3. Tell a (Good) Story

“Storyline should always play a role in your filmmaking,” Sturges says. “I’ve always been a fan of action-sports porn, which is generally just epic footage set to a bumpin’ soundtrack. There is a time and a place for this, and God knows I’ve put in my hours making these kinds of movies. However, as you mature as a filmmaker, most people tend to go in the direction of being more story-oriented. This is the trend in action sports, too, and it’s exciting to see it move in this direction.” In a nutshell: You need a beginning, middle, and an end. “The three-act structure has been a tried and tested format since the dawn of entertainment,” Sturges says. It works.

4. Create a Solid Team

When Sturges selects the people he wants to work with on projects, he tries to pick out the ones that he knows are going to be efficient and fun. “When creative people are having fun in the field, they are usually doing a good job,” Sturges says. ”As the director, it’s your duty to choose a group of like-minded and positive individuals who can get the job done. “It takes just one big ego in a group to throw off the balance,” he says. “You need to be able to accept your own faults and also point out the faults of others in a way that is diplomatic and favorable to progress.” It simply won’t work if you have everyone on your team working on a different film.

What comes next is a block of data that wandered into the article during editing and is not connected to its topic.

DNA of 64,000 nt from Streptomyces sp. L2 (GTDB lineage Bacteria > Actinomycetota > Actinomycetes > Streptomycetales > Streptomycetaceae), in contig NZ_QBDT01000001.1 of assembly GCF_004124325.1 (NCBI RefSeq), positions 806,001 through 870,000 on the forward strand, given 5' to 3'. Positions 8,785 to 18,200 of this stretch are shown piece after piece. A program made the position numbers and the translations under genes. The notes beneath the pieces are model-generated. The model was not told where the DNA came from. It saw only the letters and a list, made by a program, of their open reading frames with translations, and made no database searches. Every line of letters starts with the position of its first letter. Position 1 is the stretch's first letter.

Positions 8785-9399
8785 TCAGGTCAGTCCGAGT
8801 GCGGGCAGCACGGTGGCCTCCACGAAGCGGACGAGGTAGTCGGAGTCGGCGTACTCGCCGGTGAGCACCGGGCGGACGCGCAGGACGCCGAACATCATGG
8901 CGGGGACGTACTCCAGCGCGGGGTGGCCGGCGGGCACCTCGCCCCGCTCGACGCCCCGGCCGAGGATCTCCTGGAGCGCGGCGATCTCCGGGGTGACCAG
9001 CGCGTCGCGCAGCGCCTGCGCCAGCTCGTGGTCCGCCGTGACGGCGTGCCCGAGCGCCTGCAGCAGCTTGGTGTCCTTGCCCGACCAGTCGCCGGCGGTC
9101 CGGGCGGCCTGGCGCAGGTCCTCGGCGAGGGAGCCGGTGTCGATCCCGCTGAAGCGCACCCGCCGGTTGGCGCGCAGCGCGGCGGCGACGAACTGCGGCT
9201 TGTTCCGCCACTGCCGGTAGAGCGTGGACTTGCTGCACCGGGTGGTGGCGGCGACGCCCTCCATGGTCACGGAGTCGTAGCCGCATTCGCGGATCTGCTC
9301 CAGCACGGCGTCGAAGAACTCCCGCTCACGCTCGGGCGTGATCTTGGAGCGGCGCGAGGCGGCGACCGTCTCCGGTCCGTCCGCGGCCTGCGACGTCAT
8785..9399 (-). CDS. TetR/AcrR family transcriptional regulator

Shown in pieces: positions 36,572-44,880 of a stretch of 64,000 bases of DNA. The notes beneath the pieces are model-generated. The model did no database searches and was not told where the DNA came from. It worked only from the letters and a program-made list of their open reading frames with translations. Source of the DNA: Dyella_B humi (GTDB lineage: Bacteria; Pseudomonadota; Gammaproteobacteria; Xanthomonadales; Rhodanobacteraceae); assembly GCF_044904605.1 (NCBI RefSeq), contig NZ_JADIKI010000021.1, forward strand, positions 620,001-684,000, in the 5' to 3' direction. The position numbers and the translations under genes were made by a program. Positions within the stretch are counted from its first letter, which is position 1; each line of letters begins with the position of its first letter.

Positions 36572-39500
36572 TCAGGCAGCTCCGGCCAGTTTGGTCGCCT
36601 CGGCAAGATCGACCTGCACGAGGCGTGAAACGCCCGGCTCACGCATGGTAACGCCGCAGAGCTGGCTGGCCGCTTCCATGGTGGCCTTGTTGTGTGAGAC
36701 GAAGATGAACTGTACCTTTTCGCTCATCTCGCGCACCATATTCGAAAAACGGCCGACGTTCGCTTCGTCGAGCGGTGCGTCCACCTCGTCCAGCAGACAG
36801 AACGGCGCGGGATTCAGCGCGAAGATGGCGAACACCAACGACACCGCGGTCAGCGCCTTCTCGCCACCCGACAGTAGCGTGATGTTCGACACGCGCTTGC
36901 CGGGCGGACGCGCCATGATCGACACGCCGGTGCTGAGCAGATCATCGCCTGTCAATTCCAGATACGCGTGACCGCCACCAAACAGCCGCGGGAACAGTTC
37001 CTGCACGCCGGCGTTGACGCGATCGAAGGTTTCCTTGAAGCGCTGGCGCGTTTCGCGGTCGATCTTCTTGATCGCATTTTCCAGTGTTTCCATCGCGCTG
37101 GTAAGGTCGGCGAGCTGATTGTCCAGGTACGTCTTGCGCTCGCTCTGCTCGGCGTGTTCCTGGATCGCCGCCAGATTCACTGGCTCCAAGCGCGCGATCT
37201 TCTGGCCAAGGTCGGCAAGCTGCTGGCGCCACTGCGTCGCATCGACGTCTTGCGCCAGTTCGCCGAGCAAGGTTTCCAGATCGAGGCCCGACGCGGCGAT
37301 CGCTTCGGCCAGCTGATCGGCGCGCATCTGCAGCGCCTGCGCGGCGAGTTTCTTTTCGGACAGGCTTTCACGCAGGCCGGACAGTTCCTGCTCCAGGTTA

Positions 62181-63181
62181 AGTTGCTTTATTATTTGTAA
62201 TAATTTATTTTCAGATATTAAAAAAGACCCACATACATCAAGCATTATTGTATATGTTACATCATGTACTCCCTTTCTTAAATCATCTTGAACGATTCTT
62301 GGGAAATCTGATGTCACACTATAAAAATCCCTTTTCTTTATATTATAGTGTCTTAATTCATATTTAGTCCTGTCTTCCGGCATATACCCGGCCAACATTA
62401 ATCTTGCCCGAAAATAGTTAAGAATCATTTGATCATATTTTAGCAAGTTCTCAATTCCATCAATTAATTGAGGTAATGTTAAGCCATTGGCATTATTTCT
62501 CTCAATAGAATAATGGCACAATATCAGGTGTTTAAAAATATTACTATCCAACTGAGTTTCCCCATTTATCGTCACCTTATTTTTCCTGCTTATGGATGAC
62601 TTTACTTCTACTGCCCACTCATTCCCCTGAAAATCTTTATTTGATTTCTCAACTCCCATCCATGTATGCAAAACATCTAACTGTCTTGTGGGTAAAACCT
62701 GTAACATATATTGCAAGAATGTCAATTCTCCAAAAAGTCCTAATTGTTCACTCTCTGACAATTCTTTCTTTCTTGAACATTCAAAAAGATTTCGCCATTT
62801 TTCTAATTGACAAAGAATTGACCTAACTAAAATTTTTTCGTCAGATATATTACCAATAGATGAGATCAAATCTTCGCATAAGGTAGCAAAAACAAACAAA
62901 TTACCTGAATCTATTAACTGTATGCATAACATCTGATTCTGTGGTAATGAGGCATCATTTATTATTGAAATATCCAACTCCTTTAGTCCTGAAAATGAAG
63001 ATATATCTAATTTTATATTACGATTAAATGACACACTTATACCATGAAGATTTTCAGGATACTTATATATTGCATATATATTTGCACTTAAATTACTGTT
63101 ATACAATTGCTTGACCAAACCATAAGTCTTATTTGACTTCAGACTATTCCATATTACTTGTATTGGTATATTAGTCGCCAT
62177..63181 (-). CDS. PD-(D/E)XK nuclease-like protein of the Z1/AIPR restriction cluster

5. Prepare Yourself for Postproduction

Sturges often spends more time editing his films than being in the field shooting them. Get ready to spend a lot of time at the computer. “I tend to be meticulous about making sure my shots are all on the right beat within my edit,” Sturges says. “This is easy to overlook, but if you watch your edits enough you will start to see your faults. If you are just starting out with editing, your best bet is to learn Adobe Premier. Adobe has a few more options and also enables you to mix most formats.”

6. Fake It Till You Make It